Writers do not normally have to justify their subject. If they think that what they are writing will be useful to the people in their practical life or in their intellectual pursuit, then they feel no need to justify their work. The present book has both qualities: it is useful and of intellectual interest. But there are many people, even among the Muslims, who think that sex is a taboo subject in all religions. Therefore, it is very appropriate to begin with the question: Is discussion of sexual morality allowed in Islam?
To answer this question one has to look at the definition of religion from the Islamic point of view. Anyone who has studied Islam even on surface can easily know that "religion" in Islamic definition is "a complete system of life" which covers all aspects of human life from the day a person is conceived up to the day he or she is laid in grave.
Islam is not only concerned with the spiritual upliftment of human beings, it is equally concerned about their material and physical well-being. Islam guides its followers in financial and economic matters, in social and political affairs, and also in moral and personal spheres of human life. In moral and personal matters, Islam has specific dietary guide-lines, hygienic rules, dress codes, and also rules about marriage, divorce and inheritance.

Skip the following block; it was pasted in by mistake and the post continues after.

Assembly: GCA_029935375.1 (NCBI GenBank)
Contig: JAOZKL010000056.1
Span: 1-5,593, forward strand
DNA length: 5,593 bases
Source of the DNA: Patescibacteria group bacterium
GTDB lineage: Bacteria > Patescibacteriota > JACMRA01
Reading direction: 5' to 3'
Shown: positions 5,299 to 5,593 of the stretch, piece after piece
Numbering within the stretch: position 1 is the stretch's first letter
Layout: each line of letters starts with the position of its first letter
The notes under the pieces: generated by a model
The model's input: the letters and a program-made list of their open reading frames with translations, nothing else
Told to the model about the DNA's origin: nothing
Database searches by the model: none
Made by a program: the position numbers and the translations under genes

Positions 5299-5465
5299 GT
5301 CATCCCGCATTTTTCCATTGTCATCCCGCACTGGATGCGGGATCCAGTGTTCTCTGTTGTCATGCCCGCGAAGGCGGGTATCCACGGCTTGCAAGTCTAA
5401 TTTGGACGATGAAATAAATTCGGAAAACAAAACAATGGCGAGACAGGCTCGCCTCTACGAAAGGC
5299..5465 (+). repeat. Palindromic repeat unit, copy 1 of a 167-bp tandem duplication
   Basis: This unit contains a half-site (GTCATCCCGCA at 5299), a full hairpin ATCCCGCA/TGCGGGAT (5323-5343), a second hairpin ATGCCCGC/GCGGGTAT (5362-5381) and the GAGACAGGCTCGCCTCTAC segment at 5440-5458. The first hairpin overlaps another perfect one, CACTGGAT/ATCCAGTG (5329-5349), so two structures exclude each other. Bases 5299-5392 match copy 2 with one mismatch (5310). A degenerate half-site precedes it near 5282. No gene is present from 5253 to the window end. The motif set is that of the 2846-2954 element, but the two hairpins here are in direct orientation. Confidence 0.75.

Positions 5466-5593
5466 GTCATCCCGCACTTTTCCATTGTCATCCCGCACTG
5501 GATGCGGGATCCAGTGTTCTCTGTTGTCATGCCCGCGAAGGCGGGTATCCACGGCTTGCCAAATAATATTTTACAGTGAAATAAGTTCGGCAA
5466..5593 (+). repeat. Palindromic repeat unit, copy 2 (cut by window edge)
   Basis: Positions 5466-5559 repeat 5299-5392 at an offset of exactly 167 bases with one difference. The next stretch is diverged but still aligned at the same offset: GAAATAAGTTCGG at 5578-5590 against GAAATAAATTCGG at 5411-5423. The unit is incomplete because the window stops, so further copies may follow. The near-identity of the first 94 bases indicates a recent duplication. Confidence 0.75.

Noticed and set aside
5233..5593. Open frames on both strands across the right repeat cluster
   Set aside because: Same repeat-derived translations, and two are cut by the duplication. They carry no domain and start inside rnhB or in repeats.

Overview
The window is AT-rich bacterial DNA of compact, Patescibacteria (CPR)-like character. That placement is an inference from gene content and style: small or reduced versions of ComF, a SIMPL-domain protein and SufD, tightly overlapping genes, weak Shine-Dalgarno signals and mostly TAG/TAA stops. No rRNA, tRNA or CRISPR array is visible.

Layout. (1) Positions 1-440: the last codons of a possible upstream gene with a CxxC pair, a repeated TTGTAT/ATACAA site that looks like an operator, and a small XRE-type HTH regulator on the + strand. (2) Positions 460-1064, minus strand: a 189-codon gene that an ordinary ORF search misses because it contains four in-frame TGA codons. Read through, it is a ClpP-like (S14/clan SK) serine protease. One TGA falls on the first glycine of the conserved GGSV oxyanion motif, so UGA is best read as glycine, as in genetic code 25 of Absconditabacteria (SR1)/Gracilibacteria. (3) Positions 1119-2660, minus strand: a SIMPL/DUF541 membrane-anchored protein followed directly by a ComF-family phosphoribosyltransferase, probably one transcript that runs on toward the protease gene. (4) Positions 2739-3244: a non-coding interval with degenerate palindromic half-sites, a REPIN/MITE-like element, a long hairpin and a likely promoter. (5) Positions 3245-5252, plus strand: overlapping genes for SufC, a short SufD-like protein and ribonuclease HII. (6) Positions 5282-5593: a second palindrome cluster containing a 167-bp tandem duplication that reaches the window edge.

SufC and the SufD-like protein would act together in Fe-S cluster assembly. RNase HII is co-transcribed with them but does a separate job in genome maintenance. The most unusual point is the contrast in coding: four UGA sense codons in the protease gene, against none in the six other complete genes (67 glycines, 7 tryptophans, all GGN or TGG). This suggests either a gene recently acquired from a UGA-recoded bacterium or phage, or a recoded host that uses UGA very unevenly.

The Islamic laws of marriage do not stop at how to marry and whom to marry, it also deals with the sexual morality of human beings. This sexual morality, as we shall see in the following chapters, has been discussed in the Qur'an, and by the Prophet and his Ahlu'l-bayt very thoroughly and openly. Thus there should be no doubt in the mind of anyone about the permission Islam has given for open discussion of sexual morality.
This was about the basic permission which Islam has given to discuss the sexual morality. But this explanation will not be enough for some people who will confront me with the next question: "Is it necessary to discuss sex?"
There are three reasons for the necessity of discussing sexual morality. The first reason applies to all Muslims and the other two reasons are relevant to the Muslims in the Western world who are the primary audience of this book.